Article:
I have been informed by a police officer that I am under investigation for a crime. Do I need a lawyer even though I have not yet been charged?

Yes. Fundamentally, most people do not know what makes up a particular criminal offence. You may end up admitting to an offence without even realizing it.

Also, police are trained to ask questions that are designed to compel a suspect to admit knowledge of the victim and presence at the scene of the crime. Often, this information is used to convict. Unfortunately, the law also allows peace officers to lie to a detainee about the evidence they have and whom they have spoken to, as well as what evidence they hold. This has been know to result in a detainee feeling compelled to speak and defend himself against spurious evidence. The cards are stacked against you.

If you have been approached by a police officer and informed that you are under investigation, you should contact a lawyer immediately.

We also recommend that you begin to record information and your recollection of events leading up to the incident under investigation. Our system of justice can be slow at bringing matters to trial and you should record important details when your memory is fresh and the events are recent.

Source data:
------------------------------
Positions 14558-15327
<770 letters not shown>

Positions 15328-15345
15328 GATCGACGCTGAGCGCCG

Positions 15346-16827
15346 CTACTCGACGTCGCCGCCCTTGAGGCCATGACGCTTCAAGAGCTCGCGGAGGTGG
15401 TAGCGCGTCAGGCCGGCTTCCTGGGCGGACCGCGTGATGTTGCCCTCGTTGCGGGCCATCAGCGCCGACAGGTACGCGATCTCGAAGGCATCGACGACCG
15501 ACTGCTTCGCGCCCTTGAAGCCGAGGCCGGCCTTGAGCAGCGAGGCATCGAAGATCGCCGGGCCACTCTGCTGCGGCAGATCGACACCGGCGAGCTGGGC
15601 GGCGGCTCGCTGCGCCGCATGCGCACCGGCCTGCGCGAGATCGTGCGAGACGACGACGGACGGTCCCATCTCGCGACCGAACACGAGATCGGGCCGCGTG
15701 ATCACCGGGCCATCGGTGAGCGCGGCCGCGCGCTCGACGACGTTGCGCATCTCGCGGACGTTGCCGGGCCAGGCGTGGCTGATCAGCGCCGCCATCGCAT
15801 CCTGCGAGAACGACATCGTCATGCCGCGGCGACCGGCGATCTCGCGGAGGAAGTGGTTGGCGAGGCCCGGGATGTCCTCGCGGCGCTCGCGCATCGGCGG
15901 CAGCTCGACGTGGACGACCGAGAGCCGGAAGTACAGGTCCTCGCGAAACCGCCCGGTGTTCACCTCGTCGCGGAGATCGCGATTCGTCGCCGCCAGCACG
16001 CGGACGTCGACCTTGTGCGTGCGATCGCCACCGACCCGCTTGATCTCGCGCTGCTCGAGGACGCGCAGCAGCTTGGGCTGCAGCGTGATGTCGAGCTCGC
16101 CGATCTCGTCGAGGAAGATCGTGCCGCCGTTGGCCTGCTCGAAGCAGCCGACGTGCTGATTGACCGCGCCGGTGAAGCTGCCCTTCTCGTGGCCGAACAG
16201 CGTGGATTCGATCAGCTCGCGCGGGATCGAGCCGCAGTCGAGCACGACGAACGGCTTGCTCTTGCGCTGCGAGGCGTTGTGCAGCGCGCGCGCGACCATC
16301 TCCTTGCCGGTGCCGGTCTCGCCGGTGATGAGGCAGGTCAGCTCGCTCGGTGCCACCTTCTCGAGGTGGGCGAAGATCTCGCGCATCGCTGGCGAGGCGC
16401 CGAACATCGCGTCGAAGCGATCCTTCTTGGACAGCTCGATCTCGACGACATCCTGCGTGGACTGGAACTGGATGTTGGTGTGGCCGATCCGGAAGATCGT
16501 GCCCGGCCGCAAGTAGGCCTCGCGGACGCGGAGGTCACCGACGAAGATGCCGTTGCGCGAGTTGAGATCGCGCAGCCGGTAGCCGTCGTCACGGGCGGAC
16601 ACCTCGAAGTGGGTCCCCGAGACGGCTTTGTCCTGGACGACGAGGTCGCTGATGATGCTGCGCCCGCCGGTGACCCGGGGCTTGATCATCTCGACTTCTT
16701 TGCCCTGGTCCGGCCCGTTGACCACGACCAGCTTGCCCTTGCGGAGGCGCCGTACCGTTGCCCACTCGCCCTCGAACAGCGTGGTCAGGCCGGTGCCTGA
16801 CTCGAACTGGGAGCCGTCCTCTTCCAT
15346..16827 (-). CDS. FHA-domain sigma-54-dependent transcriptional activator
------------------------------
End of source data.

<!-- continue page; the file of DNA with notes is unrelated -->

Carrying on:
This written record should include all events, names, dates, times and contact information for any witnesses. This information may be highly useful to your lawyer in preparing your defence.

If you choose to record information to assist yourself with recollection later, we strongly recommend that you write the following words on each page of that document: "Privileged, Solicitor Client Communications".

What should I do if I am arrested or detained by police?

The most important thing to remember is that silence in the face of police questioning is a constitutionally protected right. Your silence cannot be used against you at trial as evidence of your guilt.

We believe that the best way to protect yourself in the course of any police investigation is to assert your right to silence when you are questioned.

After asserting your right to silence, you should immediately assert your desire to speak with a lawyer. By law, the police are required to provide you with access to counsel without delay upon your request. Upon you asserting your desire to speak to a lawyer the police are required to stop questioning you until you have spoken to counsel. Very few exceptions exist to this rule and you are not limited to a single phone call.

Often there is a time lapse between your arrest and when you have the opportunity to speak with a lawyer. We recommend you be polite to the officer, but make it clear that you will not answer any questions until you have spoken to a lawyer.

Am I required to say anything to police when I am arrested?

You must always properly identify yourself to an officer upon arrest. Your obligation to answer any questions ends there.